Smoker’s Paradox Still Seen in STEMI Patients in Primary PCI Era

Among patients undergoing primary PCI for STEMI, both current and former smokers are less likely to die in the hospital than their smoke-free counterparts, a new study shows.

The Take Home. Smoker’s Paradox Still Seen in STEMI Patients in Primary PCI Era

The relationship was strongest in current smokers, but even those who had quit carried a lower risk of in-hospital mortality compared with those with no history of smoking, lead author Tanush Gupta, MD (New York Medical College, Valhalla, NY), and colleagues report online in the Journal of the American Heart Association.

“Our findings should not be interpreted as an endorsement of cigarette smoking,” Gupta told TCTMD in an email. “There is substantial evidence for the harmful nature of smoking, and these modest differences in in-hospital outcomes noted in our study would likely be offset by the long-term mortality attributable to cigarette smoking.”

Thus, he said, “aggressive efforts to encourage smoking cessation to reduce the overall cardiovascular burden should remain the utmost priority.”

The smoker’s paradox has been observed in the STEMI population since before thrombolytic therapy was developed, but the few studies looking at the topic during the era of primary PCI have provided conflicting results, raising questions about whether the phenomenon still exists in a contemporary patient population.

To explore the issue, the investigators tapped the National Inpatient Sample database to examine results of 985,174 patients who underwent primary PCI but not thrombolysis between 2003 and 2012; among them, 44.6% were current or former smokers. Those with a reported history of smoking were about 8 years younger than other patients, on average.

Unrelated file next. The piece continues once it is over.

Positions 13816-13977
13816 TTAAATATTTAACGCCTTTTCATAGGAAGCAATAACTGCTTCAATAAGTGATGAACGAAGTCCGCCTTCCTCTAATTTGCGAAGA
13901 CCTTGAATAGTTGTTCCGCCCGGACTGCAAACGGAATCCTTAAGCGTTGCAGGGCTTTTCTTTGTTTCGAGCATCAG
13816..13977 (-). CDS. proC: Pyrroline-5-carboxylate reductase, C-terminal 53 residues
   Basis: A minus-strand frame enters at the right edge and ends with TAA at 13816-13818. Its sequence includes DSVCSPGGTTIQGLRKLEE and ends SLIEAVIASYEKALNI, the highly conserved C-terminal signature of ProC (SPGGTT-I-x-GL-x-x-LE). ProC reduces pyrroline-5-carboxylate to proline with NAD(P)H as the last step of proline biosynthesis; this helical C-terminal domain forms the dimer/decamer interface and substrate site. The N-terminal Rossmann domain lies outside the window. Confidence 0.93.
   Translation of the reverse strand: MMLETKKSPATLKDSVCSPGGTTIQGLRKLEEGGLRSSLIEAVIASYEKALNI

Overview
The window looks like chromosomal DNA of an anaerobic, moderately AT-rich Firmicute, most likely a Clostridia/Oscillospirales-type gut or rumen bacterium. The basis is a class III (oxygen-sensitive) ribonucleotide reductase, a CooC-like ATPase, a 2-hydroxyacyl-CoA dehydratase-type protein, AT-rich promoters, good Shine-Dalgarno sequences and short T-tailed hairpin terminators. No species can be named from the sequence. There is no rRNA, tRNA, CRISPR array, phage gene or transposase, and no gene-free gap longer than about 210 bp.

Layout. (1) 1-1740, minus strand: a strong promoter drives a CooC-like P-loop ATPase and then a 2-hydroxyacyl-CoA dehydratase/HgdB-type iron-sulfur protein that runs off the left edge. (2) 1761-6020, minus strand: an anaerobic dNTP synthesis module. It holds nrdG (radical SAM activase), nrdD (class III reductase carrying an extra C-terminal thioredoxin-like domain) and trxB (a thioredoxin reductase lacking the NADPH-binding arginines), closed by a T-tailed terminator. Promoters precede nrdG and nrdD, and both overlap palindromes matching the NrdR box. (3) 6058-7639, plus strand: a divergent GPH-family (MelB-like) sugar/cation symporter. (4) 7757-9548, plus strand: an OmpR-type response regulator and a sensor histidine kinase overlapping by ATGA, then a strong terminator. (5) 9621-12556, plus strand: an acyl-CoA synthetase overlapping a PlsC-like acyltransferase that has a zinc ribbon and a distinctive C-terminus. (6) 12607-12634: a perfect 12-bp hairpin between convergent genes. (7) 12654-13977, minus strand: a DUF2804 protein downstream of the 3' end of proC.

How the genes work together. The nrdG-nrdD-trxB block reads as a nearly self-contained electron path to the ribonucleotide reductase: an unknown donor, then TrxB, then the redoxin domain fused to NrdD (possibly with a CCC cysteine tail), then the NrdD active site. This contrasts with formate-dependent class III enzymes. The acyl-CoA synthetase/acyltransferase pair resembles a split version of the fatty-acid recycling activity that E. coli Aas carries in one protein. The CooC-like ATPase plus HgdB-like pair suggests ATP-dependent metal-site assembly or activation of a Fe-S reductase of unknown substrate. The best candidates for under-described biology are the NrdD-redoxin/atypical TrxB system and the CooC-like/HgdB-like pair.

In-hospital mortality was less frequent among smokers, and the difference remained after multivariate adjustment (2.0% vs 5.9%; adjusted OR 0.60; 95% CI 0.58-0.62). The relationship weakened in older age groups and became nonsignificant in patients 90 years and older.

Smoking also was associated with a shorter length of stay (mean 3.5 vs 4.5 days; P < 0.001) and lower rates of postprocedure hemorrhage (4.2% vs 6.1%; adjusted OR 0.81; 95% CI 0.80-0.83) and in-hospital cardiac arrest (1.3% vs 2.1%; adjusted OR 0.78; 95% CI 0.76-0.81).

To assess whether the paradoxical relationship between smoking and in-hospital mortality could be due to disparities between smokers and nonsmokers in general—and not specifically in patients with STEMI—the researchers looked at the relationship in conjunction with two noncardiovascular conditions: hip fractures and severe sepsis. Smokers in both populations had a lower risk of in-hospital mortality compared with those who had never smoked.

Since there is no cogent biological hypothesis to explain the existence of the smoker's paradox either in patients with hip fractures or severe sepsis, confounding likely accounts at least partly for the smoker’s paradox,” Gupta said.

Of note, the link was stronger in patients with hip fractures, for whom the age difference between smokers (who were younger) and those who had quit was double that seen in the septic population (8 vs 4 years). These findings,” the authors write, “suggest that the lower risk-adjusted in-hospital mortality in hospitalized smokers was driven in part by residual confounding due to inadequate adjustment for the biological effects of age.”

Nevertheless, the fact that the paradoxical relationship was stronger in patients with STEMI compared with either those with hip fracture or those with sepsis suggests that there are pathophysiological mechanisms, too, Gupta noted. Prior studies, he pointed out, have shown that the potency of antiplatelet and antithrombotic drugs is greater in smokers.

But, he and his colleagues conclude, “Whether a true biochemical basis exists for the smoker’s paradox remains inconclusive.”





Related Stories:

Todd Neale is the Associate News Editor for TCTMD and a Senior Medical Journalist. He got his start in journalism at …

Read Full Bio
  • Gupta T, Kolte D, Khera S, et al. Smoker’s paradox in patients with ST-segment elevation myocardial infarction undergoing primary percutaneous coronary intervention. J Am Heart Assoc. 2016;5:e003370.

  • Gupta reports no relevant conflicts of interest.